Grill HJ, Hayes MR. The nucleus tractus solitarius: a portal for visceral afferent signal processing, energy status assessment and integration of their combined effects on food intake. Int J Obes (Lond) 33(Suppl 1): S11-S15

Psychology and Neuroscience, University of Pennsylvania, Philadelphia, PA, USA.
International journal of obesity (2005) (Impact Factor: 5). 05/2009; 33 Suppl 1(Suppl 1):S11-5. DOI: 10.1038/ijo.2009.10
Source: PubMed


For humans and animal models alike there is general agreement that the central nervous system processing of gastrointestinal (GI) signals arising from ingested food provides the principal determinant of the size of meals and their frequency. Despite this, relatively few studies are aimed at delineating the brain circuits, neurochemical pathways and intracellular signals that mediate GI-stimulation-induced intake inhibition. Two additional motivations to pursue these circuits and signals have recently arisen. First, the success of gastric-bypass surgery in obesity treatment is highlighting roles for GI signals such as glucagon-like peptide-1 (GLP-1) in intake and energy balance control. Second, accumulating data suggest that the intake-reducing effects of leptin may be mediated through an amplification of the intake-inhibitory effects of GI signals. Experiments reviewed show that: (1) the intake-suppressive effects of a peripherally administered GLP-1 receptor agonist is mediated by caudal brainstem neurons and that forebrain-hypothalamic neural processing is not necessary for this effect; (2) a population of medial nucleus tractus solitarius (NTS) neurons that are responsive to gastric distention is also driven by leptin; (3) caudal brainstem-targeted leptin amplifies the food-intake-inhibitory effects of gastric distention and intestinal nutrient stimulation; (4) adenosine monophosphate-activated protein kinase (AMPK) activity in NTS-enriched brain lysates is elevated by food deprivation and reduced by refeeding and (5) the intake-suppressive effect of hindbrain-directed leptin is reversed by elevating hindbrain AMPK activity. Overall, data support the view that the NTS and circuits within the hindbrain mediate the intake inhibition of GI signals, and that the effects of leptin on food intake result from the amplification of GI signal processing.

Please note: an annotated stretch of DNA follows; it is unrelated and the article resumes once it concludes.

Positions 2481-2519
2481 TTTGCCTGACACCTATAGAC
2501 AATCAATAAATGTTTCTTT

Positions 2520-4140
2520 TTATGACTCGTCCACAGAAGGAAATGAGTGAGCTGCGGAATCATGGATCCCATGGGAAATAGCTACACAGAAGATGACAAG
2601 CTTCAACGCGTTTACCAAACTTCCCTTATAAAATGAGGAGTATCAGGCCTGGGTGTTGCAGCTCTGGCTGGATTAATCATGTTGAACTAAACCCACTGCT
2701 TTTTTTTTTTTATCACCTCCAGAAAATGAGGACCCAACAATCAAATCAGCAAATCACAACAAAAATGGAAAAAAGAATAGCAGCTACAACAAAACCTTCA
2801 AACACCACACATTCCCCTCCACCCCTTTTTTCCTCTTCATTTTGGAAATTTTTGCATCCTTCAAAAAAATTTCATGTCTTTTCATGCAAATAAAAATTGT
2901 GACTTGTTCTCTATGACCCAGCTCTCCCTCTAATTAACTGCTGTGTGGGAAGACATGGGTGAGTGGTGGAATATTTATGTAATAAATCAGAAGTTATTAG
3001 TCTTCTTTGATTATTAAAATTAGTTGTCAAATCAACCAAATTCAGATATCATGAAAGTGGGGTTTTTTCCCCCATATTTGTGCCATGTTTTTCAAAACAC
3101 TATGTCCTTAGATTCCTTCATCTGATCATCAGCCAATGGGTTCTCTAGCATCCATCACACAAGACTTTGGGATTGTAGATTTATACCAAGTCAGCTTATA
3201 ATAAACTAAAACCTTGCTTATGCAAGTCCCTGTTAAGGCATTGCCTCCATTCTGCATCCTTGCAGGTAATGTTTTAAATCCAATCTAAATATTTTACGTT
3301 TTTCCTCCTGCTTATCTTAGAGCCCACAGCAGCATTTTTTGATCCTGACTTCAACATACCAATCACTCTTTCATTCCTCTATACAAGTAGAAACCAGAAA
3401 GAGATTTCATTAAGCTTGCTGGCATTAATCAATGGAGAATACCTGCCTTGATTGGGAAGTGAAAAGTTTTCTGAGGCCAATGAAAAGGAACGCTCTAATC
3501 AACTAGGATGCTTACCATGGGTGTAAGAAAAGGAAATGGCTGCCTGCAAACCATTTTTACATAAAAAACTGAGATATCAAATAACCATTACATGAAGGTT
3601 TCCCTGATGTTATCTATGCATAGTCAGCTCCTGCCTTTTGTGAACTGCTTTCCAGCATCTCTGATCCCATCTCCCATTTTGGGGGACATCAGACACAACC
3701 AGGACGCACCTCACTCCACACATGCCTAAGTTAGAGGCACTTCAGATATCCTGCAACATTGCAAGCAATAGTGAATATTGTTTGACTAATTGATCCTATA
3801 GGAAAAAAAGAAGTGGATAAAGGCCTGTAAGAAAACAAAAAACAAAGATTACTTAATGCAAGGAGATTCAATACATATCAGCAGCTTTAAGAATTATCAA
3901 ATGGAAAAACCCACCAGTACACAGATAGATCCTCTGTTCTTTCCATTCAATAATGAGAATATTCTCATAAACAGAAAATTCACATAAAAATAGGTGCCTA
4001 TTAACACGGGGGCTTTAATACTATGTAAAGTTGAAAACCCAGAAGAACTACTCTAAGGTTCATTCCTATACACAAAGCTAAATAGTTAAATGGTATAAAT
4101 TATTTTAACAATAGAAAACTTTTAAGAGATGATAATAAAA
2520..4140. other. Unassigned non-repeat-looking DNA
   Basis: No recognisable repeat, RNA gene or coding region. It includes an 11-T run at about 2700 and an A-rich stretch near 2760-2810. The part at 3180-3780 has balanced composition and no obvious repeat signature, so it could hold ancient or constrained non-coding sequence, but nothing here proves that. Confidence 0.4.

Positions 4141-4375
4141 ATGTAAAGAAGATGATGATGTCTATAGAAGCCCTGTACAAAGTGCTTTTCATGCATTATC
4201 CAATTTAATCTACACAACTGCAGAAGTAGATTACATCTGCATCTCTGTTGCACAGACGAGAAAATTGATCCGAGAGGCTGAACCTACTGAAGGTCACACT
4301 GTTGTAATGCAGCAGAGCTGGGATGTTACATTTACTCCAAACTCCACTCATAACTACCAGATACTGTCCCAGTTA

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Available from: Harvey Grill, Jun 16, 2015
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    • "The central sites integrating hunger and satiety signals such as the hypothalamus and brainstem are potential drug target areas to treat eating disorders and obesity (Grill and Hayes, 2009; Berthoud, 2012). Among the involved signals is a-melanocyte-stimulating hormone (a-MSH), a 13 amino acid acylated neuropeptide produced in the arcuate nucleus of the hypothalamus (Harris and Lerner, 1957). "
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    • "The NTS is formed by heterogeneous groups of neurons located in the dorsolateral medulla, extending from the level of caudal portion of the facial nucleus to the caudal portion of the pyramidal decussation (Loewy, 1990; Dampney, 1994). Previous studies have demonstrated that the NTS plays a key role in the processing of visceral afferent information and transmission to other nuclei in the brainstem, forebrain and spinal cord (for review, see Andresen and Kunze, 1994; Sapru, 1996; Johnson and Thunhorst, 1997; Grill and Hayes, 2009). With respect to the cardiovascular and respiratory systems, the majority of the cardiorespiratory afferents converges preferentially to two different regions of the NTS: the intermediate NTS (iNTS), at the level of the area postrema, and the caudal NTS (cNTS), located caudal to the calamus scriptorius (Kumada et al., 1990; Loewy, 1990; Van Giersbergen et al., 1992). "
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